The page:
Telehealth is here to stay – in practice and in medical education
The explosion of telehealth during the COVID-19 pandemic has pushed back the timeline for telehealth education for medical schools and residency programs. But the relative lack of training in the use of this new modality of care has not only been a challenge for doctors in training. Preceptors also suffer from a lack of preparation to make the transition from in-person visits to online consultations.
“While it may be tempting to yearn for a ‘return to normal’ in the delivery of patient care and education, the reality is that, like telehealth, telepreception is the new normal,” wrote the authors of the “AMA Telehealth Clinical Education Playbook”. a new guide for educators focused on integrating educational interactions into a telehealth patient encounter. Download the playbook now.
The playbook considers the many different stages of telehealth implementation. Some educators, for example, might need to focus on telehealth skills, such as having a camera, voice modulation, patient focus, or communicating with surrogates.
“It’s fundamentally different from focusing on delivering quality patient care in telehealth settings,” wrote the authors, who were all from member schools of the AMA Accelerating Change in Medical Education Consortium. “Each of these goals is equally valid and important to pursue, but not all need to be pursued simultaneously or in any particular order due to the unique needs and resources of each clinical healthcare education setting.”
The playbook tips are divided into these three main sections.
This includes an orientation on the history of telehealth, the basics of telehealth practice – including billing and documentation – barriers and challenges to telehealth success during the COVID-19 pandemic, and a glossary of common terms.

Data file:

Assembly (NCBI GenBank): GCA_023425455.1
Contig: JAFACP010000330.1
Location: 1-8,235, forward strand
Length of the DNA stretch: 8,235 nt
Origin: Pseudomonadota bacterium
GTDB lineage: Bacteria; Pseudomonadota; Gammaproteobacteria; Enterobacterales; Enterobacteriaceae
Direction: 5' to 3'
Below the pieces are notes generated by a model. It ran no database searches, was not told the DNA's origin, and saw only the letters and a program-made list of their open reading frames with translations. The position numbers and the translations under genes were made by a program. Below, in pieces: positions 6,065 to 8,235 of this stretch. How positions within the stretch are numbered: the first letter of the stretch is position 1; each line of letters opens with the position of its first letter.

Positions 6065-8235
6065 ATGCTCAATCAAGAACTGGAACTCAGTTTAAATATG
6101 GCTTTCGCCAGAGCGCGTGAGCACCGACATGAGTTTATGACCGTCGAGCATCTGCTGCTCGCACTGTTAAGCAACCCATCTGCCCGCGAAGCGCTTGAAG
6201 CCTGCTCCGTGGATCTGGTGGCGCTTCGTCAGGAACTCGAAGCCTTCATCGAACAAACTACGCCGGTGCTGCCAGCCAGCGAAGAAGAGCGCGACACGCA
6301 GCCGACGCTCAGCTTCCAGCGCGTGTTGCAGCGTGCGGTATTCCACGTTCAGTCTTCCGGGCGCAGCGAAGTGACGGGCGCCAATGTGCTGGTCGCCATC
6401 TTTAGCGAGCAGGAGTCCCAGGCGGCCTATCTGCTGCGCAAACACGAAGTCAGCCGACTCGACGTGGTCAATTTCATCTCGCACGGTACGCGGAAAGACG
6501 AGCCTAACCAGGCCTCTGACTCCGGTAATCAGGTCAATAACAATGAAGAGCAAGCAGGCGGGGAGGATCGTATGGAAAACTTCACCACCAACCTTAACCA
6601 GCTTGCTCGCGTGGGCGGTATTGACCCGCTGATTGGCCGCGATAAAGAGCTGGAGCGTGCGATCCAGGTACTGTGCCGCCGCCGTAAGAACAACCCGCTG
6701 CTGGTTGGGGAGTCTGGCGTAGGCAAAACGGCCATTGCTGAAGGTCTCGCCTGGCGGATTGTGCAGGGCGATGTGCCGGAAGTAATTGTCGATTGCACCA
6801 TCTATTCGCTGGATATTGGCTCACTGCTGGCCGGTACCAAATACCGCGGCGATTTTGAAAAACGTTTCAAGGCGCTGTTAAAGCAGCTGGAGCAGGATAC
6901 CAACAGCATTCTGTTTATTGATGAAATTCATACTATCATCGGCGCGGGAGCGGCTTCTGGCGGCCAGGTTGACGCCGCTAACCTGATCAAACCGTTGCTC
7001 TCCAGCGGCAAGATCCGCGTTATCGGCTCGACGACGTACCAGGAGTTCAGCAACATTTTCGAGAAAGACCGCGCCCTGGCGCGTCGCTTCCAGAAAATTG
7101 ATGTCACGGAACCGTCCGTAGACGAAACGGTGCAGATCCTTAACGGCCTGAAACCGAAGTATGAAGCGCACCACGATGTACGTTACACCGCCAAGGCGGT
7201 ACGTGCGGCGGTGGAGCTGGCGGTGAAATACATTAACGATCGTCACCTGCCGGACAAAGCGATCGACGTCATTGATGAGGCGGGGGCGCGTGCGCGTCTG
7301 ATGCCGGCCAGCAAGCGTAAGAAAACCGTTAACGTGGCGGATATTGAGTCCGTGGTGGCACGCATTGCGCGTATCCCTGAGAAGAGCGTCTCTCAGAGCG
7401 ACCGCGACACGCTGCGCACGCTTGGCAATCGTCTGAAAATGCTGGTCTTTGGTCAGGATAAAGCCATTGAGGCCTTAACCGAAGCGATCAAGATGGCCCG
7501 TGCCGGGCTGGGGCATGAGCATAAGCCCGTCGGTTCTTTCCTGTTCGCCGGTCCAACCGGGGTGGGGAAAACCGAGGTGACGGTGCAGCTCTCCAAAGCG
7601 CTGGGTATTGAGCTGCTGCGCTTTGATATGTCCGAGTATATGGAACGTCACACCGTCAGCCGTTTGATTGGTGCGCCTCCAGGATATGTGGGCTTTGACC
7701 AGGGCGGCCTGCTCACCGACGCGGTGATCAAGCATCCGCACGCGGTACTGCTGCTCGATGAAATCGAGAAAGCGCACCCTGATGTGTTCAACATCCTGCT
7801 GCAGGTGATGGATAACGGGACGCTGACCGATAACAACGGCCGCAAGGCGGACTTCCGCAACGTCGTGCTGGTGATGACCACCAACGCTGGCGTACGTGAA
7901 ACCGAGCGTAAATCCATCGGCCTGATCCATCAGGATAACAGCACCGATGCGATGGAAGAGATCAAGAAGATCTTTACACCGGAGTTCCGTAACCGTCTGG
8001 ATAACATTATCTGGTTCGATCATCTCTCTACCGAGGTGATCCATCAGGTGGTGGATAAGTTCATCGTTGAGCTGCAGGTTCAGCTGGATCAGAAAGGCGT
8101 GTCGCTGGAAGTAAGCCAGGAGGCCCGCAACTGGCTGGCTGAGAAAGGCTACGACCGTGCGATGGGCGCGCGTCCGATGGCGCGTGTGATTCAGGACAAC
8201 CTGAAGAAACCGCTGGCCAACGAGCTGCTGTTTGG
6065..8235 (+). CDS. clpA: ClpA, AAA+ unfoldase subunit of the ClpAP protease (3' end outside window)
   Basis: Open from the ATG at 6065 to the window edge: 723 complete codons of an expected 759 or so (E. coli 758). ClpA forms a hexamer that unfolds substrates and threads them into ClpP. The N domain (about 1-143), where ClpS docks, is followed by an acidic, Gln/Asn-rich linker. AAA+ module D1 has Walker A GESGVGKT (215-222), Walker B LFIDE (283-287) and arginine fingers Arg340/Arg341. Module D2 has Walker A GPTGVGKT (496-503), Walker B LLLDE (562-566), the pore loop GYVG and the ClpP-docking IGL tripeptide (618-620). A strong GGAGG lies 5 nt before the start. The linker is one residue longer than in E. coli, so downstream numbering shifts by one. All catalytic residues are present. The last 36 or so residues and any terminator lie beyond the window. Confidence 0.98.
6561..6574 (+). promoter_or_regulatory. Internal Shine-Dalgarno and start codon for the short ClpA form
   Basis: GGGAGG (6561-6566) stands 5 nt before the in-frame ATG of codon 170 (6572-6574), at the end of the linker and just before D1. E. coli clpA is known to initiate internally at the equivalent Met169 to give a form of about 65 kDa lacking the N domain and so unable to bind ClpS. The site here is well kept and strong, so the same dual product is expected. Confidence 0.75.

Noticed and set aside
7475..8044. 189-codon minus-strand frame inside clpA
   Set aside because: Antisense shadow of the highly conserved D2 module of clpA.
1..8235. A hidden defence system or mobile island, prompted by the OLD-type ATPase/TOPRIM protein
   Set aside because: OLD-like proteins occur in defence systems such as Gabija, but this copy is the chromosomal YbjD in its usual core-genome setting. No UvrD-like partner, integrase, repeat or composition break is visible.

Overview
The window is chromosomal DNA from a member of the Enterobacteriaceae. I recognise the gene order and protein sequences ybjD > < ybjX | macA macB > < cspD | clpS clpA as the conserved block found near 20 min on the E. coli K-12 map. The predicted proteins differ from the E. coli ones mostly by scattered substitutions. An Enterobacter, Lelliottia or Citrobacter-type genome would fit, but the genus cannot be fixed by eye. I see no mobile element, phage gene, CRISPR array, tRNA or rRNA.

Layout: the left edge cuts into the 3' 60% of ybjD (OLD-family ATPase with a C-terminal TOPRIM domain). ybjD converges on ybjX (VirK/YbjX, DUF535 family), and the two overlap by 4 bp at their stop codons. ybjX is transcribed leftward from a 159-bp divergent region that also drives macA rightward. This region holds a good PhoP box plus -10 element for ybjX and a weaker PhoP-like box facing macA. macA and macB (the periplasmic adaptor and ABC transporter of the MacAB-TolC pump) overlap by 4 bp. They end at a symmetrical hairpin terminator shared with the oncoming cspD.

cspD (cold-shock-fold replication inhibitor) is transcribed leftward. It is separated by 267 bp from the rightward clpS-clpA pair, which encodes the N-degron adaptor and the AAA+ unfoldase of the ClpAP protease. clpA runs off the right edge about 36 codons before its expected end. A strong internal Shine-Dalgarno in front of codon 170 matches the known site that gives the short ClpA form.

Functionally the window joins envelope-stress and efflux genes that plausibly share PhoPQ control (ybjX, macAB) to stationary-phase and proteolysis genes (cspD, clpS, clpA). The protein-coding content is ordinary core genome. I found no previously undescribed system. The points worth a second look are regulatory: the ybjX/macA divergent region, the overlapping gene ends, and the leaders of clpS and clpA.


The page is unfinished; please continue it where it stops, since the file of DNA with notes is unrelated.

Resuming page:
“Telehealth education does not begin and end with the clinical encounter with telehealth patients,” the manual states. “There are key considerations and planning decisions required before the encounter and, in many cases, after the encounter that can greatly extend the quality and power of the learning experience.”
The authors then outlined four key steps to prepare your clinic or facility to facilitate the integration of telehealth into its existing educational and clinical infrastructure.
Use the four quadrants of telehealth training to identify your needs. Concretely: Optimize logistics, build skills, facilitate learning and innovate. This section includes a checklist.
Get to know the three phases of the telehealth encounter. It’s not just about what happens on screen. Telehealth encounters often include a pre-encounter phase and a post-encounter phase.
Evaluate how you may need to adapt encounters. “Review operational and educational similarities and differences so that the learner can use a familiar paradigm (face-to-face encounter) to better understand and prepare for the telehealth encounter,” the authors wrote. “Highlight aspects of a patient encounter that are important for both telehealth and in-person encounters,” such as the patient room.
Review your goals and skills. This helps to “identify enduring and transferable content, thereby fostering ‘intentionality’ in designing a successful educational encounter,” they noted. “The question of whether and to what extent goals are achieved becomes a critical part of the subsequent assessment of success.”
The third part of the playbook delves into the requirements of the telehealth encounter and the educational encounter, as well as how to assess success.
The AMA Telehealth Clinical Training Manual builds on the success of the AMA Telehealth Implementation Manual. The AMA also created the Telehealth Quick Guide with tips and tools for getting started, evaluating and selecting providers, as well as workflow and patient care.
The AMA also helps guide physicians, practices, and healthcare systems in optimizing and sustaining telehealth in their organizations through the AMA Telehealth Immersion Program. The program is part of the AMA STEPS Forward™ Innovation Academy, which enables physicians to learn from peers and experts and discover ways to implement practice innovation strategies that earn time.